Diet: Tegus are typically considered omnivores, although many captive diets do not reflect this tendency. In addition to an assortment of appropriately sized insects (crickets, mealworms, waxworms, roaches), various high calcium fruits and vegetables should be regularly offered. Willingness to accept fruits will vary from animal to animal, but even a small amount can add a lot of variety and essential nutrients to the tegu diet. Rodents may be offered, though sparingly, as they tend to be high in fat, and tegus are simply not designed to digest large quantities of fur. Instead, a balanced dietary supplement can be created using raw, ground turkey, whole eggs (with shell), and bone meal or an equivalent calcium/vitamin supplement. Tegus grow quickly and have very active metabolisms. As such, regular feeding is necessary. There is no rule of thumb as to exactly how much to offer, but tegus should have a filled-out appearance when they are full. Start by offering young tegus food daily and adjust quantity and frequency as needed. Calcium and vitamin supplementation is especially important for young tegus. A high quality calcium supplement complete with vitamin D3 should be lightly dusted on all food every other feed.

Water: Fresh water should be provided daily.

Maintenance: The enclosure should be spot cleaned every day. Simply pick up any unwanted debris or feaces this will help prevent any bacteria build up in the enclosure. Every 4 – 6 weeks we would recommend that the enclosure is completely stripped out. Once you have removed your animal to a safe alternative warm temporary home, remove all furnishings and substrate, disinfect the enclosure totally making sure you get into all the corners. Disinfect all furnishing and rinse, replace substrate with new and then replace everything back into the enclosure and heat back to correct temperature before replacing your animal.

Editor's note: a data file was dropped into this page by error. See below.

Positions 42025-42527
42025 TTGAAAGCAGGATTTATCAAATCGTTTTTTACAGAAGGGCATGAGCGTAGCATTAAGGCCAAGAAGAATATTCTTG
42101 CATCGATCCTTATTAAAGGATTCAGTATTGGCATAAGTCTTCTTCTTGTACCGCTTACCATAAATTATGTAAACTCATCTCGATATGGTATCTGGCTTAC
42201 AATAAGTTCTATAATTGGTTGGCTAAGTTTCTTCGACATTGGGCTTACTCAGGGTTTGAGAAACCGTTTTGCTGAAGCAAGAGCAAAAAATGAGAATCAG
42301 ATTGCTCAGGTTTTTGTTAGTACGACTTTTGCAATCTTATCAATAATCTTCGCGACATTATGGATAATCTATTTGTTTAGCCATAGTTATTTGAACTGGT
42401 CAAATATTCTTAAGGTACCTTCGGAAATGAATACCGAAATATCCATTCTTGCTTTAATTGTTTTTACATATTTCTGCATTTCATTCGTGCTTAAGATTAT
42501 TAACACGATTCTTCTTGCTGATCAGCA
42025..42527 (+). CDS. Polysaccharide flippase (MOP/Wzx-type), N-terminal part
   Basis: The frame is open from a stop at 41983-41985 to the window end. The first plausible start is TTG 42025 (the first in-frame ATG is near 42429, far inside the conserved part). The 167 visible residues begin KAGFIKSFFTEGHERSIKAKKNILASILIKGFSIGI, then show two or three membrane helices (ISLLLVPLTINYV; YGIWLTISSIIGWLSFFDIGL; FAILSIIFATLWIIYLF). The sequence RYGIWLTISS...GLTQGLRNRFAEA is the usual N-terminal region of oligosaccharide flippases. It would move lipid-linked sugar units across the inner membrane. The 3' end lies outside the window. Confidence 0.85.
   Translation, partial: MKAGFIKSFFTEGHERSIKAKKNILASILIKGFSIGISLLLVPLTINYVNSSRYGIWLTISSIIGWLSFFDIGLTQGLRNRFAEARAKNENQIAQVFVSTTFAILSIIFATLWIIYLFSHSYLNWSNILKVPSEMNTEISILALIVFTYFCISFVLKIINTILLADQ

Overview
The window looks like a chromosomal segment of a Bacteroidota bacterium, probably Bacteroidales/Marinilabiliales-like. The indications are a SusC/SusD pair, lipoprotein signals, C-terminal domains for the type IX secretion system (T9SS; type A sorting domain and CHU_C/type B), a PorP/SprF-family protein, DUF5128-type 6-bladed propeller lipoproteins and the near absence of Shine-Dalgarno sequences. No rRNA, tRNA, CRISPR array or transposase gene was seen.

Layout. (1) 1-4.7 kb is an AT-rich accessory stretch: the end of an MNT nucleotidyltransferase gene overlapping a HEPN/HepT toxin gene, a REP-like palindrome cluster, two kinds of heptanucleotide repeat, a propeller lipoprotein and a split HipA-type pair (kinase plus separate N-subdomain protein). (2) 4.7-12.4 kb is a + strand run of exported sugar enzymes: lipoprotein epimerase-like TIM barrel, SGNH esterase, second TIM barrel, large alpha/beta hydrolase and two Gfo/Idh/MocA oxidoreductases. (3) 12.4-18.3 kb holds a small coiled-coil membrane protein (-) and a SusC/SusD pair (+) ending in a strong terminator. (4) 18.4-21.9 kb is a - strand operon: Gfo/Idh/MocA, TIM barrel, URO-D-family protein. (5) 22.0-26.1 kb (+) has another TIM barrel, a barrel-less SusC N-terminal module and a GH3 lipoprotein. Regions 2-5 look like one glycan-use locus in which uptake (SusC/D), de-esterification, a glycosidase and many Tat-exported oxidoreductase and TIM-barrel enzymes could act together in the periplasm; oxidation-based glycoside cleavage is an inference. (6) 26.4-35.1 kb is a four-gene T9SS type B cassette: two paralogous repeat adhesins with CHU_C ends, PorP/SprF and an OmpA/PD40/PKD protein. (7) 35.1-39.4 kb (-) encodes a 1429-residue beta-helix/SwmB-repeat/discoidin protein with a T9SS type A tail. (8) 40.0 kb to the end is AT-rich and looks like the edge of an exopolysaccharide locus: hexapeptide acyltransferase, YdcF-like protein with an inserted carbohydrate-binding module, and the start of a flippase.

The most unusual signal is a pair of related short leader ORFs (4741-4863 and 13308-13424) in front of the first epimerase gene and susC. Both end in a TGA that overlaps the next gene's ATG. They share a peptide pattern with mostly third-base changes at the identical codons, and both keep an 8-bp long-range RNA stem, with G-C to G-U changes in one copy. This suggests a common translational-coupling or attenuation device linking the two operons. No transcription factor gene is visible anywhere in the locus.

Sexing: Sexing Red Tegu’s is a very hard thing to do. Males do get bigger than the females. Males develop large jowls underneath the chin as they mature.

Breeding: To successfully breed RedTegu’s you must hibernate both the Male and the Female through the winter season. I would say that the clutches can be anywhere between 10 to 70 eggs! Once she lays the eggs, they should be removed for incubation. Be careful not to rotate the eggs as they are removed. Place them in an incubator, with a temperature of 86 to 90 degrees. Now the waiting begins. Keep monitoring the temperature and humidity. also, check the eggs very gently by touch, to make sure they have a leathery feel, not too hard nor too soft. I would recommend spending extra money on a quality thermostat. The eggs will incubate between 45 and 60 days before hatching. Provide Vermiculite as a substrate for the eggs in the incubator.
Show Buttons
Hide Buttons